For cost increase, managers should swiftly seek a highly publicized price increase. This prescription has been well documented across many pricing strategy texts. It rests on the assumption that (1) the cost change has a similar impact on all competitors and therefore all competitors have a similar incentive to react in the same direction and (2) communicating the price increase broadly to the market will make competitors aware of the potential to quickly follow price leadership upwards.

For cost decreases, managers should reluctantly allow price decreases. This prescription too has been well documented across pricing strategy texts.  It rests on the assumption that (1) price deceases always reduce profits and hence should be done only reluctantly and, as such, (2) said price reduction should be in response to a competitor’s move, and when anticipated to be necessary according to a competitive price reaction matrix.

If the cost change impacts companies within the industry unequally, then the prescribed reactions become more nuanced, but can still be calculated according to the competitive price reaction matrix.

For costs changes that disproportionately improve a company’s competitive advantage, executives have an opportunity to attack with a price reduction and take market share, or ignore the impact and pocket windfall profits.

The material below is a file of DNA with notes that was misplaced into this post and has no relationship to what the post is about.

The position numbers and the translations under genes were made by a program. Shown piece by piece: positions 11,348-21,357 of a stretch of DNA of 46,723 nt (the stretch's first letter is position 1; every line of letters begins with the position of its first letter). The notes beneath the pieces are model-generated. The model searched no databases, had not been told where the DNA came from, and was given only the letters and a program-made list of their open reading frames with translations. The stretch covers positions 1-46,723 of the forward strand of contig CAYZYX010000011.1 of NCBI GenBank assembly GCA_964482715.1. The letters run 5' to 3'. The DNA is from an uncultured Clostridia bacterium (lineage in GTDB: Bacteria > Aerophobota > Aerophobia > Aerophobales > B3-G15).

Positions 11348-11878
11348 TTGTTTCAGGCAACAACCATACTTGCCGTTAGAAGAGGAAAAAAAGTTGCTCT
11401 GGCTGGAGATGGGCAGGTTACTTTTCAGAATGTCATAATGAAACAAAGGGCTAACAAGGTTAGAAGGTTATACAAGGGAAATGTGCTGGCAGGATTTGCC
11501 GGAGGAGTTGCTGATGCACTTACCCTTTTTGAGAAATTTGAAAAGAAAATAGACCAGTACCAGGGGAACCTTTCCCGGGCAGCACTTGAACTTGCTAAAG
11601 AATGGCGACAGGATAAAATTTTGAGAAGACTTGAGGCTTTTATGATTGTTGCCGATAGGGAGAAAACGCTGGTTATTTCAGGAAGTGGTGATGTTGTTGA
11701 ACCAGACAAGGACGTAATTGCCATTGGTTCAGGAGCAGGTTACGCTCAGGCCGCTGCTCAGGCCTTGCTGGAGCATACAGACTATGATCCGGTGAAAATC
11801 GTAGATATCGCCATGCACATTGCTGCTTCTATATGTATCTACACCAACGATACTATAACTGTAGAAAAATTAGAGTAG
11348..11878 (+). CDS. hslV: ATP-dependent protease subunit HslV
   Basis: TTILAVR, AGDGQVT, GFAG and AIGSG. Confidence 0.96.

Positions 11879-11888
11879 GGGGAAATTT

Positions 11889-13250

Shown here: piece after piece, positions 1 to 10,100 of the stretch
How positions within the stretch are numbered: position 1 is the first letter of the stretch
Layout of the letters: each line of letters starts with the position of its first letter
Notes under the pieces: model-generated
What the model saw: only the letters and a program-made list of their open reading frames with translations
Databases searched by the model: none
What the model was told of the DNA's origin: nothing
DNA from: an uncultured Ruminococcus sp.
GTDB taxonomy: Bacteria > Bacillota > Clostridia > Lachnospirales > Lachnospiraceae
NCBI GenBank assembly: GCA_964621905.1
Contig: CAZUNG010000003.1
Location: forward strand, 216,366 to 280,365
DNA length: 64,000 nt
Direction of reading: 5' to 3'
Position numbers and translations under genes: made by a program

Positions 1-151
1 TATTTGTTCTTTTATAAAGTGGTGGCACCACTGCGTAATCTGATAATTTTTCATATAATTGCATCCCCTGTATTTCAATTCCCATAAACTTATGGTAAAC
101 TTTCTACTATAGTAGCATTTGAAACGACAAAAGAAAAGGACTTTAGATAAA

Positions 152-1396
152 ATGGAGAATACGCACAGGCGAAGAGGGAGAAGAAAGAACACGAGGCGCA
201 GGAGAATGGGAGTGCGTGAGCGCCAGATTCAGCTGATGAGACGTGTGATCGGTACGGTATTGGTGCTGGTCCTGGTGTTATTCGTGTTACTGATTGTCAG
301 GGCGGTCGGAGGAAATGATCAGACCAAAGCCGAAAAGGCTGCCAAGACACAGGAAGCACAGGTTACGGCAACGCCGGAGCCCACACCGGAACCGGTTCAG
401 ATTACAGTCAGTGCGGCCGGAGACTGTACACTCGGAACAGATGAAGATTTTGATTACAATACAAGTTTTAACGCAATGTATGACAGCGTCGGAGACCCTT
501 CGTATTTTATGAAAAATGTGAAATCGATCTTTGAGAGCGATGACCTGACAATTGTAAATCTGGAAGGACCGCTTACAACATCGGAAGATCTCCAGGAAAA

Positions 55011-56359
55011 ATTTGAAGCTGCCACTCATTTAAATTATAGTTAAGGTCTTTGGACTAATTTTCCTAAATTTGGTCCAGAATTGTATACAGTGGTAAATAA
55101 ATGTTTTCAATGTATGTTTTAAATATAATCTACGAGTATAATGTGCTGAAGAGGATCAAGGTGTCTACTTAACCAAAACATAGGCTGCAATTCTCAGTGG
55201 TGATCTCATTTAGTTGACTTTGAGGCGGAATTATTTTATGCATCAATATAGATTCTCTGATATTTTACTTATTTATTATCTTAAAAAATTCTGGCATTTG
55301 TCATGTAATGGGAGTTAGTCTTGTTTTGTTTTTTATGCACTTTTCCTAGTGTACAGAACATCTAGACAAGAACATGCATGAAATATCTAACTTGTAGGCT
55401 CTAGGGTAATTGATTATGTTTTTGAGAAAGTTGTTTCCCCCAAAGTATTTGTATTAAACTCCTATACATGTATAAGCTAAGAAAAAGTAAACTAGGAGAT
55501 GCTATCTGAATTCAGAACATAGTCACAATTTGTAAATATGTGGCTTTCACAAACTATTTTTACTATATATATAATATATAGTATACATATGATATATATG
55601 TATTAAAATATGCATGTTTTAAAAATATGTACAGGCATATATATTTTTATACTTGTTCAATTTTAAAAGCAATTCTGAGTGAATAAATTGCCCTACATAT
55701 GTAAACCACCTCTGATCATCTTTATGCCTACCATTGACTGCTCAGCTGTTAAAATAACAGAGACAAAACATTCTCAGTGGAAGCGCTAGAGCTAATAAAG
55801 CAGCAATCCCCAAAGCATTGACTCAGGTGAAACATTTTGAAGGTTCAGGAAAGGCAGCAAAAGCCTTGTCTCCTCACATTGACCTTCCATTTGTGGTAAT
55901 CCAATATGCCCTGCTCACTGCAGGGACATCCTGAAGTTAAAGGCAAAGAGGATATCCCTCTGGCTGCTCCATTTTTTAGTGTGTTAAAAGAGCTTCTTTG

For costs changes that disproportionately harm a company’s competitive advantage, executives must either (1) mitigate the potential market share loss associated with maintaining higher than industry norm prices by communicating its superior value proposition and offering benefits, (2) lower prices and accept lower profitability and potential short term losses, or (3) accommodate competitor encroachments into their market share and aim to survive the current turmoil to compete again under a changed circumstance.

Changing Market Access Due to Tariffs

An overlapping slew of manufacturers and producers will be impacted by changes in market access, and usually for the worse. Managing prices in reaction to a changing market access will strongly depend on whether the tariffs increase market captivity, or decrease market accessibility.